So who might be the new Google? Here are some recent startups who are ‘unbundling’ and going after big markets

Now back to the top — these are not cases of business-unbundling (well, maybe Foursquare).  We are talking about big companies AND startups unbundle their mobile experiences.  Why?  They’re doing their best to serve the evolving Mobile User.

Smartphones are now core productivity tools, as well as communications tools, entertainment devices, and more.  The current smartphone user considers their phone a required part of pretty much everything they do.  This reliability leads to frustration and user discontent with complicated menus and processes  Users are now more focused on ease of use and speed to information — let’s call this ‘discoverability’ — than ever before.

When the goal is discoverability, the focus becomes providing the most Direct Access to content possible.  Splitting out the most popular feature of an App’s home screen shortens that journey significantly, and potentially reduces confusion.   A few years ago the challenge was “winning a spot on the home screen”; now the challenge is to focus on discoverability, convenience and accessibility.  Taking FB as an example, before the launch of Messenger, it was 4-6 touches to reach your messages on your mobile phone.  Now it’s 2.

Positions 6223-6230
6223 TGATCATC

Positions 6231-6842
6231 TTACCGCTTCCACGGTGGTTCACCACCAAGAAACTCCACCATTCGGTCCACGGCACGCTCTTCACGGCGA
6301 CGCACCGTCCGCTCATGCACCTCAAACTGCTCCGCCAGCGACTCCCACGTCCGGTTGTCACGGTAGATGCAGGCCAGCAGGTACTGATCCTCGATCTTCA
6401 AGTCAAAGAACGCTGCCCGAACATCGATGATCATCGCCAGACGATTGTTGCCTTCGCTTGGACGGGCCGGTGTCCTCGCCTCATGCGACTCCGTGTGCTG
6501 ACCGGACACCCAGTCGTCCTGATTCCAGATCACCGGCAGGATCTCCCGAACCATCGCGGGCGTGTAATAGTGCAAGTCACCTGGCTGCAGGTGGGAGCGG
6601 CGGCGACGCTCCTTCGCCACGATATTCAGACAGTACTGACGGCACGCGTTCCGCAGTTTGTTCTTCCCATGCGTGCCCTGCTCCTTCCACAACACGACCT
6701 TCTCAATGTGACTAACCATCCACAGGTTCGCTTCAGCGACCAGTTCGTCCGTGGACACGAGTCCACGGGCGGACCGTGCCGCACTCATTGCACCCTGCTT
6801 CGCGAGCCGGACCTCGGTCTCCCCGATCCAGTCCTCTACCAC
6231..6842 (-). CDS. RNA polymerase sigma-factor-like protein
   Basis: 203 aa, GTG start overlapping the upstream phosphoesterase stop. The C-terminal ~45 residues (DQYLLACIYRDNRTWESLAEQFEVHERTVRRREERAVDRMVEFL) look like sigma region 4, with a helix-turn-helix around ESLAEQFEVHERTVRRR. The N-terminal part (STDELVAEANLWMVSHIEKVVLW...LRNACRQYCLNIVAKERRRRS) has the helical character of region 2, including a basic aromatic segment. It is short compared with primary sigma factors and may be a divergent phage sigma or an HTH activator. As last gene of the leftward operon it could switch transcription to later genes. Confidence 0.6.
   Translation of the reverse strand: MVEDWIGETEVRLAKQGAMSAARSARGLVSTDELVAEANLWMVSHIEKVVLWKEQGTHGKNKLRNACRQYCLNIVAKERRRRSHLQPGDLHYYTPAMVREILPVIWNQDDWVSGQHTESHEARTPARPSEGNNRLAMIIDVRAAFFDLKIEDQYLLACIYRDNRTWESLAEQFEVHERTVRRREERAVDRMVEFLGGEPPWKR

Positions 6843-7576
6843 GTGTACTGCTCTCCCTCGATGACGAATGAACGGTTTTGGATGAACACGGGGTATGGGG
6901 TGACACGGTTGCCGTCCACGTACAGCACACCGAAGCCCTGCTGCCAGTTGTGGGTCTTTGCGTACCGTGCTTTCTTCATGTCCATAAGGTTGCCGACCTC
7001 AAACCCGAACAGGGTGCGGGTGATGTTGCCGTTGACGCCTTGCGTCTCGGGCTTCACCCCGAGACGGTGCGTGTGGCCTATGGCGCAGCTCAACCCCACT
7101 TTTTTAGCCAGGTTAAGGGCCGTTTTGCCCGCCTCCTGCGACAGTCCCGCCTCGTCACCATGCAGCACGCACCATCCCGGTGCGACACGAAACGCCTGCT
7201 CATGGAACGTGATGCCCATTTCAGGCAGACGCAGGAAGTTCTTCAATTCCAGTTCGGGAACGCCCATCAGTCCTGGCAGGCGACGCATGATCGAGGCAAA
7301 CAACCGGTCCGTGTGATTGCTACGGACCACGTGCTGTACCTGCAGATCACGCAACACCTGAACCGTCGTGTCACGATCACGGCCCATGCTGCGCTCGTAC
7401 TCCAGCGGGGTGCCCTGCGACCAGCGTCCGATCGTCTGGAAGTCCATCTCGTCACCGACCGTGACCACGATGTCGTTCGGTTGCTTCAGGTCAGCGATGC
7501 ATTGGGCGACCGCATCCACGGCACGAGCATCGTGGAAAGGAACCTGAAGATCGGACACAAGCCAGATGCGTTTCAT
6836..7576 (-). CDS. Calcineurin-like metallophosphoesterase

Are you enjoying your ‘unbundled’ smartphone experience?  Interested in more about the business of bundling and unbundling?

Check out Jim Barksdale and Andreessen discussing bundling on a recent Harvard Business Review podcast (registration required).  A16Z Analyst Ben Evans (no relation) wrote a great overview (which introduces the above concept of Discoverability) as well, focused on how Asia is still in a massive bundling moment (despite being mobile-first)

One Billion Drinkers Can Be Wrong

The best description of Baijiu I’ve ever read

Imagine discomfort. It’s 3a.m., and you’re sitting in the back of a long-distance bus. The man sitting next to you scratches his whale-sized belly and giggles as he sleeps. The bathroom door keeps slamming open, and the smell of urine tinged with vomit wafts into your nostrils.

Bottle that experience and you have baijiu,[...]

Isaac Stone Fish really nails it, then goes on to profile the people trying to bring the above experience to the west.

Also: Make time for the video.

…about lots of stuff (look down). I tweet more (look right)